In May 2005, Tom Cruise, an actor and scientologist whose beliefs frown upon psychiatry, condemned Brooke, both personally and professionally, for both using and speaking in favor of the antidepressant drug Paxil. As Cruise said, "Here is a woman and I care about Brooke Shields, because I think she is an incredibly talented woman, you look at [and think], where has her career gone?" Shields responded that Cruise's statements about anti-depressants were "irresponsible" and "dangerous." She said that he should "stick to fighting aliens" (a reference to Cruise's starring role in War of the Worlds as well as some of the more esoteric aspects of Scientology doctrine and teachings), "and let mothers decide the best way to treat postpartum depression." The actress responded to a further attack by Cruise in an essay "War of Words" published in The New York Times on July 1, 2005, in which she made an individual case for the medication and said, "In a strange way, it was comforting to me when my obstetrician told me that my feelings of extreme despair and my suicidal thoughts were directly tied to a biochemical shift in my body. Once we admit that postpartum is a serious medical condition, then the treatment becomes more available and socially acceptable. With a doctor's care, I have since tapered off the medication but, without it, I wouldn't have become the loving parent I am today." On August 31, 2006, according to USAToday.com, Cruise privately apologized to Shields for the incident. Shields accepted Cruise's apology, which she said was "heartfelt". Three months later in November 2006, she and her husband attended the wedding of Cruise and Katie Holmes.
Relationship with Michael Jackson
On July 7, 2009, Shields spoke at the memorial service for Michael Jackson. She stated in that speech that she first met Jackson, who was 21 at the time, when she was 13 years old, and the two instantly became friends. Shields said:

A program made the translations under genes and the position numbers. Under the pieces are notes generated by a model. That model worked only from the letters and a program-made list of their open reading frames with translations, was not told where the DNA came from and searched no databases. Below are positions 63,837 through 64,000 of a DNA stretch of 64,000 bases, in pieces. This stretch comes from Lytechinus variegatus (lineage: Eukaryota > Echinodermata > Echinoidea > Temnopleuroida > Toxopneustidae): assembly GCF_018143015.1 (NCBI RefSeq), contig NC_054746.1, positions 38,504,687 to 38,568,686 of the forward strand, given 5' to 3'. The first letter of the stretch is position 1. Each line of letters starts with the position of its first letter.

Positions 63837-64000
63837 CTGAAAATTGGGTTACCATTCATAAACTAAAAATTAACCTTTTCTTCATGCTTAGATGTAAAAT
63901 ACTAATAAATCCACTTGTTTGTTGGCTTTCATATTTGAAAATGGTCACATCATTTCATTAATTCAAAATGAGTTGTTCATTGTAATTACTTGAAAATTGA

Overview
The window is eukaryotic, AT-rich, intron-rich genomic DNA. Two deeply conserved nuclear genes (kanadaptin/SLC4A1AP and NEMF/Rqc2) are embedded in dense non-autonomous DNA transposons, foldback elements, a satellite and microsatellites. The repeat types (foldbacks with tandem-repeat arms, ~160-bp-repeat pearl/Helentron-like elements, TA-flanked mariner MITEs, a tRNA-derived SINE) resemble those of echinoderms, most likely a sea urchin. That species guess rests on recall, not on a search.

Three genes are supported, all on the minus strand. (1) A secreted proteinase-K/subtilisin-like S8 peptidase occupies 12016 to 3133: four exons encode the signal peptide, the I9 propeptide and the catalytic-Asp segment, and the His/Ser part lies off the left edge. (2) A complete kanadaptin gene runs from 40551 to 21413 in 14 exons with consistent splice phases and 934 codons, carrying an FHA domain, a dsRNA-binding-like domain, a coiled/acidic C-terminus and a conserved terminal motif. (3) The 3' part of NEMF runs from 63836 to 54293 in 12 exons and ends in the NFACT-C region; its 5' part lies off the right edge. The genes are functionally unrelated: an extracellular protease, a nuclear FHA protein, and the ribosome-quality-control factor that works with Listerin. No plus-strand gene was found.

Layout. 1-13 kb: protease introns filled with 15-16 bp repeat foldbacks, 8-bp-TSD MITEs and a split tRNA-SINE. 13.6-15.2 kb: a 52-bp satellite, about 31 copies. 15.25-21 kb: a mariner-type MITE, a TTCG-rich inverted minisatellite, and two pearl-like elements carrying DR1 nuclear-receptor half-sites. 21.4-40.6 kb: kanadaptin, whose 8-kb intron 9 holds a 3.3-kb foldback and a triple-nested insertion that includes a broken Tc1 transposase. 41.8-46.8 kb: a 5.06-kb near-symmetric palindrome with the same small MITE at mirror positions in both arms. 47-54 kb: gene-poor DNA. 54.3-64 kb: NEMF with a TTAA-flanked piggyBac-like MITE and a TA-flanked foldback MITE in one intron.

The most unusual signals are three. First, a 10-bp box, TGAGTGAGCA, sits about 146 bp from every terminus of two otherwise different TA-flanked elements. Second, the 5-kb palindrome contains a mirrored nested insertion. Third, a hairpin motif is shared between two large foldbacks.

In her eulogy, she shared anecdotes, including an occasion in which she was his date for one of Elizabeth Taylor's weddings, and the pair sneaked into Taylor's room to get the first look at her dress, only to discover Taylor asleep in the bed. Shields gave a tearful speech, referring to the many memories she and Jackson shared and briefly joked about his famous sequin glove. She also mentioned Jackson's favorite song "Smile" by Charlie Chaplin, which was later sung in the memorial service by Jermaine Jackson.
New York Times columnist Gail Collins wrote that "it was a little peculiar hearing Brooke Shields's weepy testimony about her deep friendship with Jackson given the fact that she told reporters that the last time she saw him was at Elizabeth Taylor's eighth wedding in 1991." Jackson stated in his 1993 interview with Oprah Winfrey that he was dating Shields at the time. Shields has stated that Jackson asked her to marry him numerous times and to adopt a child together.
In a conversation with Rabbi Shmuley Boteach in 2001, Jackson said of Shields: